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25 in German History
December 25, 800
Karl der Große (Charlemagne) crowned Emperor of the empire which
would come to be called the Holy Roman Empire.
December 25, 1046
Enthronment of Suidiger (Pope Clement II), the second German pope. Suidiger
had been the bishop of Bamberg. He was installed as pope by the German
king, Heinrich III on December 25, 1046. There had been three rivals claiming
the office of pope when Heinrich III arrived in Rome. He deposed all three
and installed Suidiger as Clement II.) Clement II is most noted for his
efforts to eliminate simony (the buying and selling of church offices).
He convoked the council of Rome in 1047. He died in 1047. He was buried
at Bamberg and is the only pope to be buried in Germany.
December 25, 1617
Birth of Christian Hofmann von Hofmannswaldau in Breslau, Silesia (now
Poland). Hofmannswaldau was one of the leading poets of the Baroque period
in German literature.
December 25, 1728
Birth of Johann Adam Hiller in Wendisch-Ossig, Germany. Hill was the
creator of the "Singspiel", a form of operetta. Hiller conducted
the Gewandhaus Orchestra (1771-85) and was cantor at the Church of St.
Thomas (1789-1800) in Leipzig. Among his compositions are Die Liebe auf
dem Lande and Die Jagd.
December 25, 1742
Birth of Frau Charlotte von Stein (1742-1827) in Eisenach, Germany. Von Stein was
a very close friend of Johann Wolfgang von Goethe. She inspired the characters
Iphigenie in Iphigenie auf Tauris and Natalie in Wilhelm Meister.
After 1788 when Goethe met and later married Christiane Vulpius, the
"Seelenbund" with Frau von Stein weakened and dissolved.
December 25, 1811
Birth of Wilhelm Emmanuel Freiherr von Ketteler in Munster, Germany.
Ketteler was ordained a Roman Catholic priest in 1844 and was named Bishop
of Mainz in 1850. He was deeply concerned about social issues, especial
that of the well being of the working class. He was a member of the Frankfurt
Assembly in 1848 and the Reichstag from 1871-72. At the First Vatican
Council of 1869-70 he opposed the doctrine of the infallibility of the
Pope. His views on the working class are expressed in the book Die
Arbeiterfrage und das Christenthum (1864).
December 25, 1837
Birth of Cosima Wagner (born, Liszt) in Bellagio, Lombardy (then Austrian
Empire, now Italy). She was the extra-marital daughter of the composer,
Franz Liszt and Countess Marie d'Agoult. In 1857 she married the conductor,
Hans von Bülow. During visits with Richard Wagner, whose new music
von Bülow conducted, Cosima and Richard fell in love. The first of
their children were born while Cosima was still married to von Bülow.
In 1870 Cosima and Richard married. Friedrich Nietzsche, who was also
a frequent visitor at the Wagner household, felt at one time that he was
in love with Cosima. After Richard's death, Cosima managed the Bayreuth
Festivals until 1908.
December 25, 1851
Birth of Herman Frasch in Gaildorf, Germany. Frasch immigrated to the
USA as a youth. He became involved in oil and sulfur mining and invented
a process for the economic mining of sulfur, called the Frasch process.
He was the president of the Union Sulfur Company, the world's largest
December 25, 1875
Birth of Theodor Innitzer in Weipert, Austro-Hungarian Empire. Innitzer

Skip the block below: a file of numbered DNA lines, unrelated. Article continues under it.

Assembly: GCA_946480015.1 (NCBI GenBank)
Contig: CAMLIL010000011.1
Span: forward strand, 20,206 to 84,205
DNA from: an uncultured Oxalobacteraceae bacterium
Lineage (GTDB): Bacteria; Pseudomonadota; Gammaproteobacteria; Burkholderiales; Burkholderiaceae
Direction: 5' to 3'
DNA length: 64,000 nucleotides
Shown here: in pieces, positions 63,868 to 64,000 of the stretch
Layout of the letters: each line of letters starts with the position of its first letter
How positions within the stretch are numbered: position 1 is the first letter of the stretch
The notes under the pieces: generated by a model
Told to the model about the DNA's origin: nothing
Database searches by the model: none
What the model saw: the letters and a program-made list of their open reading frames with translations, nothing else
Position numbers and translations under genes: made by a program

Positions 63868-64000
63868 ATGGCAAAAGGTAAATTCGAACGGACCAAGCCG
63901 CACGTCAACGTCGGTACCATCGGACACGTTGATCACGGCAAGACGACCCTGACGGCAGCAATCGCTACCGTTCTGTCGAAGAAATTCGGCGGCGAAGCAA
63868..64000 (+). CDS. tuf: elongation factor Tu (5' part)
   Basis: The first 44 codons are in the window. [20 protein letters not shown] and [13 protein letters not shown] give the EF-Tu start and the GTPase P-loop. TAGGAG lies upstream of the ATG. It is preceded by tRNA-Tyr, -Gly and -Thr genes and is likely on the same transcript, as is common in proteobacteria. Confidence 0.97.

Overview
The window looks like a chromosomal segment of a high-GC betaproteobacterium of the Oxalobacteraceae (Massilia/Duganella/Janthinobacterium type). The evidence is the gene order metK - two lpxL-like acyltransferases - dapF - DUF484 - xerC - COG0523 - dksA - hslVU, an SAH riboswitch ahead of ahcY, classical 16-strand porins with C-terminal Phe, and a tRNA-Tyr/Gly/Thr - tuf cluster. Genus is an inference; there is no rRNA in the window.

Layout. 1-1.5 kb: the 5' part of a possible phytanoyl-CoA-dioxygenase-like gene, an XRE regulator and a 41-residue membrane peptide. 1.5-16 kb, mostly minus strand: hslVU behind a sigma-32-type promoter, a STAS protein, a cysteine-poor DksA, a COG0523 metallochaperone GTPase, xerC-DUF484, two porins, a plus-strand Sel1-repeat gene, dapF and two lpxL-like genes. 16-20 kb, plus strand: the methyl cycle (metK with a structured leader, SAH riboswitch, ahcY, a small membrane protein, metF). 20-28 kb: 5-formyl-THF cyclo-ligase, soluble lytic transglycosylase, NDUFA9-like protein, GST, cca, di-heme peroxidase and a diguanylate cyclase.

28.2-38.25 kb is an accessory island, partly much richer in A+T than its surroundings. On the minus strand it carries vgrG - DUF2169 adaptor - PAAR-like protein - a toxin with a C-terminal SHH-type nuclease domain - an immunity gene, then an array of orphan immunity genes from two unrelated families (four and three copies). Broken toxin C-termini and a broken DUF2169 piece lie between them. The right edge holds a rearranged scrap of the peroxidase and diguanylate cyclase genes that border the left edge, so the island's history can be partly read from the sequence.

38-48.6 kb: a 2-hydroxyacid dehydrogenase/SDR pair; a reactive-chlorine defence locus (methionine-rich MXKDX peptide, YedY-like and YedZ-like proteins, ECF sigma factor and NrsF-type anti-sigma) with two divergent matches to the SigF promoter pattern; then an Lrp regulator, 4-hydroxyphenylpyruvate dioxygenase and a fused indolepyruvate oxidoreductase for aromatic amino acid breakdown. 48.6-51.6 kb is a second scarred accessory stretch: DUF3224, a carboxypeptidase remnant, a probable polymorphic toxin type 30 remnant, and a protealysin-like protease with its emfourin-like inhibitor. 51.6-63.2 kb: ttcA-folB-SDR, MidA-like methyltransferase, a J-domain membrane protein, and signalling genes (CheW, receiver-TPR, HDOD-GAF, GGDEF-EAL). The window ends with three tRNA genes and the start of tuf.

was the Archbishop of Vienna and a cardinal at the time that Germany annexed
Austria. He embraced the annexation with enthusiasm and supported the
Nazi party. After his palace had been attacked by Nazi mobs and he had
been rebuked by Pope Pius XI, however, he ceased to support the Nazi party.
December 25, 1876
Birth of Adolf Windaus in Berlin, Germany. Windaus won the Nobel Prize
for Chemistry in 1928 for his research on vitamin D. Windau was a professor
at the University of Gottingen.
December 25, 1904
Birth of Gerhard Herzberg in Hamburg, Germany. Herzberg won the Nobel
Prize for chemistry in 1971 for his work in determining the electronic
structure and geometry of molecules, especially free radicals. Herzberg
had been a Privatdozent at the Darmstadt Institute of Technology, but
fled to Canada after the Nazis came to power.
December 25, 1906
Birth of Ernst Ruska in Heidelberg, Germany. Ruska won the Nobel Prize
for Physics in 1986 for his invention of the electron microscope. He built
his first electron microscope in 1933. He was a researcher at Siemens
December 25, 1925
Death of Karl Abraham in Berlin, Germany. The psychoanalyst, Abraham,
studied with Eugen Bleuler in Zurich. He then opened a practice in Berlin.
He specialized in the role of infant sexuality in mental development.
He defined 6 stages in child libido development, oral, oral-sadistic,
anal expulsive, anal retentive, phallic, and adult genital. He proposed
that development may be arrested in any of those stages, leading to adult
December 25, 1933
Joachim Meisner was born in Breslau, Germany (now Poland). He was ordained
a priest in 1962. He was named a Bishop by Pope Paul VI in 1975. In 1980
he was named the Bishop of Berlin. He was named a Cardinal by Pope John
Paul II in 1983 and Archbishop of Cologne in 1988.
December 25, 1936
Death of Carl Stumpf in Berlin, Germany. Stumpf was a philosopher and
psychologist who did work on the psychology of music and tone, Ton
Psychologie (2 vols. 1833-90) He was a professor at the universities
of Wurzburg, Prague, Halle, Munich and Berlin. While in Berlin, he founded
the journal Beiträge zur Akustik und Musikwissenschaft.
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